Parasyte: The Maxim (2015)

If you've ever stumbled across Adult Swim's Toonami block while channel surfing, there's a good chance you've seen glimpses of Parasyte: The Maxim, the anime adaptation of Hitoshi Iwaaki's horror sci-fi manga Parasyte. The show aired in America between 2015 and 2016, but Iwaaki's tale of worm-like creatures taking over humans by burrowing into their brains had actually been on US radars for over a decade at that point. New Line Cinema struck a deal that allowed them to make Parasyte into a live-action movie back in 2005, but the project never got off the ground and their option expired in 2013, leaving Japanese film studios to go toe-to-toe over the rights.

The Toho Co. won that fight, and in 2014 they released the first of two planned live-action features. Kotaku called part one "an insult to the manga" and 2015's part two didn't fair much better with them, though luckily for fans of the source material the anime version (which came out around the same time as the movies) did Iwaaki's classic justice. In their review of the show, Geek Tyrant called Parasyte: The Maxim "a must watch anime due to its gore, horror, and animation elements" and summed it up as "Alien meets Bodysnatchers."

Kabaneri of the Iron Fortress (2016)

Kabaneri of the Iron Fortress was a hot topic in anime circles in 2016, and with good reason. This steampunk-inspired show triumphed in five categories at the Newtype Anime Awards, winning Best TV Anime, Best Soundtrack, Best Character Design, Best Screenplay and Best Studio for WIT, the guys behind the hugely popular Attack on Titan. There's no manga to cross reference here, as Kabaneri is an original story penned by screenwriter and novelist Ichiro Okouchi (Code Geass).

It takes place in a world in the midst of an industrial revolution, though progress isn't simply made for the sake of it. Humankind's finest engineers have been forced to think outside the box in order to defend their fellow man from the Kabane, vicious flesh eating creatures with hearts coated in protective metal. The residents of Hinomoto have erected walled-off fortresses that can only be reached via armored trains, though when one is hijacked by the Kabane the fortress of Aragane is overrun and steamsmith Ikoma catches the virus. Our protagonist manages to resist succumbing to its full effects, but is left as a half-breed known as a Kabaneri.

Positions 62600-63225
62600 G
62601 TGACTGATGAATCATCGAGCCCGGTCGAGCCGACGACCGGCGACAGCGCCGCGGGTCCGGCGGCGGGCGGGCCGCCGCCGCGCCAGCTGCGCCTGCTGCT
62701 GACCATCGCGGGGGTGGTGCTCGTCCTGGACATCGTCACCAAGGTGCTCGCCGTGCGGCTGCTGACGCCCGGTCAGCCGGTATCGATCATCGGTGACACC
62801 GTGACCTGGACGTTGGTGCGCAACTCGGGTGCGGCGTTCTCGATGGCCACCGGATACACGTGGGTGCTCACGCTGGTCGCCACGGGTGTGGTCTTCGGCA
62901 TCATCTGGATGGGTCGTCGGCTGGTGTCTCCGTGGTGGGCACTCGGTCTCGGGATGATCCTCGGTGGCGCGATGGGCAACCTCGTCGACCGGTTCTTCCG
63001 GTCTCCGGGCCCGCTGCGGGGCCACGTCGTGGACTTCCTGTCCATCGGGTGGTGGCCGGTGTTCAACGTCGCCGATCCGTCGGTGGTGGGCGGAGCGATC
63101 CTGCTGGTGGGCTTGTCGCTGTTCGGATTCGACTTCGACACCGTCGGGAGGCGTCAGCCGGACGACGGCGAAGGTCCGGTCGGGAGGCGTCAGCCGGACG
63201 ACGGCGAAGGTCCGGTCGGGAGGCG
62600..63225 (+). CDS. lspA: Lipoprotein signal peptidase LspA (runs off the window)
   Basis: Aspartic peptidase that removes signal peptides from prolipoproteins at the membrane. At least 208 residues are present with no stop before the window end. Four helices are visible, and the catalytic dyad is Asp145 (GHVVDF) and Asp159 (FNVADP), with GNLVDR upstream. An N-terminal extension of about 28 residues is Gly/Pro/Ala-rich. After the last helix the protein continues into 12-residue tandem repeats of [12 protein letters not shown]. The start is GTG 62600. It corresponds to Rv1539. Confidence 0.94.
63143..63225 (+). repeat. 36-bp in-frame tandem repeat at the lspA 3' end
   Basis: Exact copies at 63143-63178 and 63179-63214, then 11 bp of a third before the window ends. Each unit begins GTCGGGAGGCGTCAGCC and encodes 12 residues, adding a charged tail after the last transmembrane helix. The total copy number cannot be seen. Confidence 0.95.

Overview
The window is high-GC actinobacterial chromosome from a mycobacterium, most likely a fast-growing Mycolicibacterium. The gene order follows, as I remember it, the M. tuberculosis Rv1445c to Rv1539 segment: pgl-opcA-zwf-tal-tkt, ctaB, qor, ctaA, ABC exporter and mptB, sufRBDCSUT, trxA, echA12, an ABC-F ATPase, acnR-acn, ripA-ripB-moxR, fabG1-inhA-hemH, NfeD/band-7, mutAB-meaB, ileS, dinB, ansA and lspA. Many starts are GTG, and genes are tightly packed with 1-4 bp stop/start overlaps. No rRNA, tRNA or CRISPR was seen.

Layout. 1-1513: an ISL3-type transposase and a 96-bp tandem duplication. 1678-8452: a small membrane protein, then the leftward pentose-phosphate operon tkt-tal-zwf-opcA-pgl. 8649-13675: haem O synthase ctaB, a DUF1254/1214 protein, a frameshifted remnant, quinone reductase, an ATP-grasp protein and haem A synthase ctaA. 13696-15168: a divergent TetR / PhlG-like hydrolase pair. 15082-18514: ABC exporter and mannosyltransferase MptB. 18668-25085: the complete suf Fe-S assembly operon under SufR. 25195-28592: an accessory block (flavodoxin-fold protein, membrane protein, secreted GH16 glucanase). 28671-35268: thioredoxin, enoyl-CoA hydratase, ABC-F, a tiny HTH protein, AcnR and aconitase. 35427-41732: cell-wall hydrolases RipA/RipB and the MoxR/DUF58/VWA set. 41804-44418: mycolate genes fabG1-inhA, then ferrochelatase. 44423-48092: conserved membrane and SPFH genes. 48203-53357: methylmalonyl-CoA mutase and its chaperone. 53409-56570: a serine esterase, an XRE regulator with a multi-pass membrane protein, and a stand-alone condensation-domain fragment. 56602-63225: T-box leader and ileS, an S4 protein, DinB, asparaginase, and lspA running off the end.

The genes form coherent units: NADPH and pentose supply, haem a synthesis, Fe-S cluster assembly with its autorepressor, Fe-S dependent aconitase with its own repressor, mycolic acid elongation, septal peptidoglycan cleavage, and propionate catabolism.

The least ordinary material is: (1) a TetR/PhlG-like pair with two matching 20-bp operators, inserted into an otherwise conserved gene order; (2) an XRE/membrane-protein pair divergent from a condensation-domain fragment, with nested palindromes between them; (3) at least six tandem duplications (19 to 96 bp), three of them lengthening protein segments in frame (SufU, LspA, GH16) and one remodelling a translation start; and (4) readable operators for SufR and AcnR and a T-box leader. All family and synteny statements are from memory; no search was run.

"The Kabane look fantastic," Otaku USA said. "Their glowing hearts and the wounds that spread throughout their bodies combine with erratic movements to create a formidable foe that actually seems like a real threat."

Perfect Blue (1998)

The shock passing of Satoshi Kon marked 2010 as a dark year for the anime industry. The manga artist turned anime director had been fighting pancreatic cancer and sadly lost his battle with the disease aged just 46. Kon's name wasn't very well known in the west during his lifetime, largely because the films he was making dealt with adult themes in a time when western audiences associated animation with children's entertainment. Yet in recent years the influence of Kon on western filmmakers has started to become apparent, especially in the case of his gripping debut Perfect Blue.

This feature length anime follows the psychological unravelling of a J-Pop star named Mimi, a young woman who finds herself being stalked by an obsessive fan after choosing to leave music behind for acting. Although he once denied it, Darren Aronofsky's Black Swan was clearly heavily inspired by Perfect Blue, to the point that there were several identical shots. "Depending on which corners of the internet you happen to frequent, Black Swan is either a brilliant extrapolation of the themes explored in Perfect Blue, or a brazen bit of theft," Dazed said in their piece on "anime maverick" Kon.

Paprika (2006)

We move from Satoshi Kon's first movie to his last, a film about a woman who goes by the name Dr. Atsuko Chiba in real life but by Paprika when she enters the world of dreams. In the story, Chiba's lab has developed a cutting edge technology that allows the user access to people's minds as they sleep, though when one of these devices is stolen, the doctor must turn detective and track down the culprit. Paprika was Kon's final film, and it was a fitting farewell for a filmmaker way ahead of his time. Like Perfect Blue, the themes and style of Paprika would influence an Oscar winning Hollywood movie, one often lauded for how unique it is.